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Get Better Results in Less Time With HIIT - Featuring Guest Instructor Miranda Lyle 1

Get Better Results in Less Time With HIIT – Featuring Guest Instructor Miranda Lyle

With the busy holiday season on the horizon, now is the perfect time to try some HIIT workouts! Zenergy guest instructor Miranda Lyle of Park City, Utah, is here with us Sunday, November 5th and Monday, November 6th, offering some special clinics focusing on high-intensity workouts (register here for $ HIIT IT! or $ TABATA Training!) Miranda took some time out to answer some questions we had about her views on HIIT training, and a HIIT offshoot we hadn’t heard of, the Tabata Training Method.

What exactly is HIIT?

HIIT (high-intensity interval training) is a training strategy that involves alternating low- to moderate-intensity intervals with high-intensity intervals. In other words, you push yourself hard for a brief spurt (say, 30 seconds to 2 minutes), then recover at an easy pace and repeat.

What are the benefits of HIIT?

HIIT has been shown to boost cardiovascular fitness and burn more calories and fat than traditional steady-state workouts (think going one steady pace on the treadmill or elliptical). With HIIT, you consume more oxygen during your workout and up to 36 hours afterward. This leads to increased metabolism, allowing the cells in your muscle to burn calories at a faster rate. Since these workouts are quick, sometimes even 20 minutes will get the job done, and a lot of the time no equipment is necessary.

How many days a week should I do HIIT?
HIIT workouts are intense, so I would never recommend more than several days a week. Your body needs time to recover from the stress. This downtime is when your muscles will build and gain strength. So listen to your body when it needs a break, and try another fun activity.

 

Get Better Results in Less Time With HIIT - Featuring Guest Instructor Miranda Lyle 2

Miranda leading a HIIT workout in Park City.

 

Can anyone do HIIT?

Just about everyone – including older adults and individuals with heart disease and diabetes – can benefit from HIIT. There are infinite levels of intensity and we all have a comfort zone. HIIT is about taking yourself outside that comfort zone – wherever on the fitness spectrum you may lie. Before you join: if you’re an otherwise healthy adult who hasn’t exercised for several weeks or more, I recommend that you work on building a solid base of aerobic fitness to avoid injury. Seniors and anyone with heart disease, diabetes or another serious medical condition should talk to a physician before getting started. With all that said, I have taught HIIT with all ages, fitness levels, and workout styles, and people of all ability ranges have been happy with their results.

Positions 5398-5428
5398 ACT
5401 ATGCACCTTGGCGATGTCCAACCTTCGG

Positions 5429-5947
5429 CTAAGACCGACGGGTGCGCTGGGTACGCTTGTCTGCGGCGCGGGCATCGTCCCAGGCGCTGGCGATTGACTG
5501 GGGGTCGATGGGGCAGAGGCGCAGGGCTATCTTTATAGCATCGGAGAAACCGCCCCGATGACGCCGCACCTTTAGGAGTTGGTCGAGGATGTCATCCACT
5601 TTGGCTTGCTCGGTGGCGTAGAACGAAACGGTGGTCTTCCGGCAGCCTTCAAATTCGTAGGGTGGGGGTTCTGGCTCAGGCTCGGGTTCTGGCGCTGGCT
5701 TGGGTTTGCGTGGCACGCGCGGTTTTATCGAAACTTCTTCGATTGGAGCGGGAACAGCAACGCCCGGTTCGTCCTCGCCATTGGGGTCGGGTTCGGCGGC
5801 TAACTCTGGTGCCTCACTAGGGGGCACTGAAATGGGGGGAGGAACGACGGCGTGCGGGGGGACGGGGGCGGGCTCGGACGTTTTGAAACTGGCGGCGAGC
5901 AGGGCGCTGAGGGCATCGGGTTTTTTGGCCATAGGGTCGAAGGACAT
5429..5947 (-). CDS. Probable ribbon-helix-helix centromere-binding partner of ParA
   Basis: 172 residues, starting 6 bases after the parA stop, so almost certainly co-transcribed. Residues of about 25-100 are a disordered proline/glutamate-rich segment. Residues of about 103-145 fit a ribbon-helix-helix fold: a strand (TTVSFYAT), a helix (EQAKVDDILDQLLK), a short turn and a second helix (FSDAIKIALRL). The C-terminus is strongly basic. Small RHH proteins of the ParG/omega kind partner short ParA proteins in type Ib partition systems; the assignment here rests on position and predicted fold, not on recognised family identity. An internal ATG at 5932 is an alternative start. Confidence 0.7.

What is strength-based HIIT?

My favorite kind! It takes the science, focus and principles of HIIT and adds in a strength-training component. This is great for those wanting to improve upon their endurance while toning or building muscle. You can add any weight-bearing exercise to a HIIT workout and – voila! – you’re building endurance along with muscle all in under an hour. That’s one power-packed workout.

What is Tabata?

Tabata is a form of HIIT training following the classic style of high work/short rest. It was created by a Japanese scientist, Izumi Tabata, and his research team from the National Institute of Fitness and Sport in Tokyo. This style involves doing an exercise for 20 seconds, resting 10 seconds, then repeating the sequence for 8 rounds. You can really challenge yourself by trying to maintain the same number of reps OR higher each round!

What are a couple of HIIT workouts we could try on our own?

I’ll give you three of my favorites:

Workout 1: Countdown 

50 air squats 

40 bicycle (remember good form)

30 push ups

20 burpees (Remember, you can do 5 at a time and take a little breather)

1 minute plank hold

**30 seconds rest between exercises

Do this 2-5 times through and be ready to towel off after!

 

Workout 2: Minute Blocks

Do as many sets as you can in each block.

–Block 1, 5 minutes: 10 push ups and 10 squats

1 minute plank to immediately follow

1 minute rest

–Block 2, 5 minutes: 5 burpees and 20 second bicycle

1 minute plank to immediately follow

1 minute rest

Do all 2-3 times through. Remember to remind yourself how amazing you are when you count those burpees!! That’s something to brag about!

 

Workout 3: Ladder Build

Round 1: 5 reps each of squats, burpees, push up. 50 second bicycle, 30 second plank

Round 2: 6 reps each of squats, burpees, push up. 50 second bicycle, 30 second plank

Round 3: 7 reps each of squats, burpees, push up. 50 second bicycle, 30 second plank

Work your way up to 6 rounds increasing the reps by 1 and keeping the core the same…WOW!

 

Blog contributor: Stacy Whitman

 

 

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